docker ps -a

__4. Remove the my_server:v1.0 image we created and persisted in our local image repository:

docker rmi my_server:v1.0

__5. Verify your image has gone:

docker images

Part 8 – Create a Dockerfile for Building a Custom Image

In this part you will download Ubuntu docker image and create a Dockerfile which will build a custom Ubuntu based image. It will automatically update the APT repository, install JDK, and copy the SimpleGreeting.jar file from host machine to the docker image. You will also build a custom image by using the Dockerfile.

__1. In the terminal, type following command to create Dockerfile:

gedit Dockerfile

__2. Type in following code:

# lets use OpenJDK docker image
FROM openjdk
# deploy the jar file to the container
COPY SimpleGreeting-1.0-SNAPSHOT.jar /root/SimpleGreeting-1.0-SNAPSHOT.jar

Note: The Dockerfile creates a new image based on OpenJDK and copies host’s /home/wasadmin/Works/SimpleGreeting-1.0-SNAPSHOT.jar to the image under the root directory.

__3. Click Save button.

__4. Close gedit. You will see some errors on the Terminal, ignore them.

__5. Type ls and verify your new file is there.

__6. Run following command to build a custom image:

docker build -t dev-openjdk:v1.0 .

This command builds / updates a custom image named dev-openjdk:v1.0. Don’t forget to add the period at the end of docker build command.

Notice, Docker creates the custom image with JDK installed in it and the jar file deployed in the image. The first time you build the job, it will be slow since the image will get built for the first time. Subsequent runs will be faster since image will just get updated, not rebuilt from scratch.

Part 9 – Verify the Custom Image

In this part you will create a container based on the custom image you created in the previous part. You will also connect to the container, verify the jar file exists, and execute the jar file.

__1. In the terminal, run following command to verify the custom image exists:

docker images

Notice dev-openjdk:v1.0 is there

__2. Create a container based on the above image and connect to it:

docker run --name dev --hostname dev -it dev-openjdk:v1.0 /bin/bash 

Note: You are naming the container dev, hostname is also dev, and it’s based on your custom image dev-openjdk:v1.0

__3. Switch to the root directory in the container:

cd /root

__4. Get the directory list:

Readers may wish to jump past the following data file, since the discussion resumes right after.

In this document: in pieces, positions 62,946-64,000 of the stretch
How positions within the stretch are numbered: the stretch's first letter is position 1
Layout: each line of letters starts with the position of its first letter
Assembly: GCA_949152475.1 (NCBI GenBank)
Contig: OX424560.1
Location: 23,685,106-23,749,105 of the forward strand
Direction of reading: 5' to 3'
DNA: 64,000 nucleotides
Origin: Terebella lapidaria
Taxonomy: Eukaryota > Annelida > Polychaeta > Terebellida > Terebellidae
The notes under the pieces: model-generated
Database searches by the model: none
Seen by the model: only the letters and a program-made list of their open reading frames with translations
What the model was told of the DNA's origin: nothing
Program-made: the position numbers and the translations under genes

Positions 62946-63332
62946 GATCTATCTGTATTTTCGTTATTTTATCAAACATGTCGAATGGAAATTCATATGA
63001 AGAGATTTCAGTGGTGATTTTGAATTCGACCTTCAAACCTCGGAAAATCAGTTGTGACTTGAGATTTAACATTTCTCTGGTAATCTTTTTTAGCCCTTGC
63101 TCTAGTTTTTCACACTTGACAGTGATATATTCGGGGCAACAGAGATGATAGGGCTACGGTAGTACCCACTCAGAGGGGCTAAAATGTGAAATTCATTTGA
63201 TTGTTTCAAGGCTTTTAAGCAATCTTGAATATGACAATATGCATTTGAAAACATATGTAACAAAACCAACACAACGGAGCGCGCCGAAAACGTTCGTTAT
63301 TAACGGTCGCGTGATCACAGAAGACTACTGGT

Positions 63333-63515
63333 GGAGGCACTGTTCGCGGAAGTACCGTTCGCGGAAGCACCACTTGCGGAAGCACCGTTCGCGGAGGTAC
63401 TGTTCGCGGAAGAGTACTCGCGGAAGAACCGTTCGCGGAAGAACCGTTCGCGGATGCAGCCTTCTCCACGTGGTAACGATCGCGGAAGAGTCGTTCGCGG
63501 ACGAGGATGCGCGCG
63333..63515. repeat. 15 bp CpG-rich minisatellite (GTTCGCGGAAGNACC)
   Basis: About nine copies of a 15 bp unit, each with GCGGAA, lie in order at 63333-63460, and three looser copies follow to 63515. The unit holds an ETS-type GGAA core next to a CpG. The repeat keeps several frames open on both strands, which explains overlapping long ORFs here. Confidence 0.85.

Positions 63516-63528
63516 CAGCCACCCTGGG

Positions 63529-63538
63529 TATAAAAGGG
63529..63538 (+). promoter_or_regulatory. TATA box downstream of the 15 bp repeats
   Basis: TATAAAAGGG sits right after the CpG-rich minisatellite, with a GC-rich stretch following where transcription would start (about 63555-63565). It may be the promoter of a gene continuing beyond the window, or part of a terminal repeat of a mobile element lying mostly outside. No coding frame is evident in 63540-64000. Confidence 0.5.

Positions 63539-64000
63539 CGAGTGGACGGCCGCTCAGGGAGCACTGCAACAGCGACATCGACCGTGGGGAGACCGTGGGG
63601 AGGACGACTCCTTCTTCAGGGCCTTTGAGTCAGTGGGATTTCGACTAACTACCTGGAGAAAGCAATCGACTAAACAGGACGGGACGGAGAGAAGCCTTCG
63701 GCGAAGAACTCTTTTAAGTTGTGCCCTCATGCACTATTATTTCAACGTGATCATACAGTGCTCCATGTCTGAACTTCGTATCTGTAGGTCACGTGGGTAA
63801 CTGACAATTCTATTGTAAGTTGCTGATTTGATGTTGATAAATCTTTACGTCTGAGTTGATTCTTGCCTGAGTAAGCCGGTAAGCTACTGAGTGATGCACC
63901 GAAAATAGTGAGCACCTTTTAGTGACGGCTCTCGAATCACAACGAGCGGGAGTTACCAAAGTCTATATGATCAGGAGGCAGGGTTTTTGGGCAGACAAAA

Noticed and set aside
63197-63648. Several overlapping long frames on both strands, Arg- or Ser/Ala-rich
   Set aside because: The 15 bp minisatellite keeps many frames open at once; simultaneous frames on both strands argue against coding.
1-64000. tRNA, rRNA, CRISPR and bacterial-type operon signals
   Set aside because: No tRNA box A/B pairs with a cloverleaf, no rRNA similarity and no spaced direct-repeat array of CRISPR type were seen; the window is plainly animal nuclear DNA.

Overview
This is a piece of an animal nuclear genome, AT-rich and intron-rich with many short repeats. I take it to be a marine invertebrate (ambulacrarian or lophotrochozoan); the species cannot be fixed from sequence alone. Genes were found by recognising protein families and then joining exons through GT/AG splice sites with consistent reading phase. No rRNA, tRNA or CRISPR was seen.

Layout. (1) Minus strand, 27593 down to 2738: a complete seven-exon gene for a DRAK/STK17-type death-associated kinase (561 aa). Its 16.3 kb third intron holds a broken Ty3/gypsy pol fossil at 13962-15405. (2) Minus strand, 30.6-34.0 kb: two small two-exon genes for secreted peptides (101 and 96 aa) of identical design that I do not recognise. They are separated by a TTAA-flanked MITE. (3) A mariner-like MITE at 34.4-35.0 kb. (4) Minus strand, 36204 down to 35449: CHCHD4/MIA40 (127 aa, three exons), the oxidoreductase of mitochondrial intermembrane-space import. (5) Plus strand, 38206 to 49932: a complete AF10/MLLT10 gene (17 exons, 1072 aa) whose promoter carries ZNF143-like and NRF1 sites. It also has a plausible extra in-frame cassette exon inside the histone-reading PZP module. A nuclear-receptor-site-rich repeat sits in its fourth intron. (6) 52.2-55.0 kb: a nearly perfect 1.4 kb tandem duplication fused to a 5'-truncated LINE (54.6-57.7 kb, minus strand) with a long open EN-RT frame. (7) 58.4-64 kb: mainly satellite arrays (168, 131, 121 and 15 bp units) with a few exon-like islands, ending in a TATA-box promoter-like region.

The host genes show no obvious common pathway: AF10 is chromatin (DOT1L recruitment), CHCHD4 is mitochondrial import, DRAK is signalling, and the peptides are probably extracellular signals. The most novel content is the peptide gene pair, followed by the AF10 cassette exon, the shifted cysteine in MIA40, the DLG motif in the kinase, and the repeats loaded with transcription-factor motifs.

Notice SimpleGreeting*.jar file is there.

__5. Execute the jar file:

java -cp SimpleGreeting-1.0-SNAPSHOT.jar com.simple.Greeting

Notice it displays the following message:

__6. Exit out from the container to the command prompt:


__7. Get active docker container list:

docker ps

Notice there’s no active container.

__8. Get list of all docker containers:

docker ps -a

Notice there’s one inactive container named dev.

Part 10 – Working with a Docker Volume

In this part, you will manage a Docker volume. You will create a volume, mount it in a container, store content in it, and delete the volume.

__1. Create a volume:

docker volume create hello

__2. Create a container and mount it in the container:

docker run -v hello:/world -it ubuntu /bin/bash

__3. View mount point in container: (it will show the /world directory)

ls / -al

__4. Create a file in the volume:

echo "hello world" > /world/test.txt

__5. Exit out of the container:


__6. Destroy the container: (Note: Make a note of the ID of your container and substitute it below)

docker ps -a
docker stop <id>
docker rm <id>

__7. Create another container and attach the volume as a mount point:

docker run -v hello:/world -it ubuntu /bin/bash

__8. View mount point in container: (it will show the /world directory)

ls /world

__9. View contents of the file:

cat /world/test.txt

__10. Exit out of the container:


__11. View all volumes:

docker volume ls

Part 11 – Cleanup Docker

In this part you will clean up docker by removing containers and images.

__1. In the terminal, run following to get list of all containers:

docker ps -a

__2. In case, if there are any containers, stop (if running) and remove them by running following commands. Don’t remove the ones you haven’t created yourself in this lab:

docker stop <container>
docker rm <container>

__3. Get list of all docker containers. It should be empty:

docker ps -a

__4. Delete the volume:

docker volume rm hello

__5. Get docker image list:

docker images

__6. Remove all images that you created by executing following command:

docker rmi <REPOSITORY:TAG> 

e.g. docker rmi dev-openjdk:v1.0

__7. Make sure your image has been deleted:

docker images

__8. In each Terminal type exit and then close the Terminal window.

Part 12 – Review

In this lab, we reviewed the main Docker command-line operations.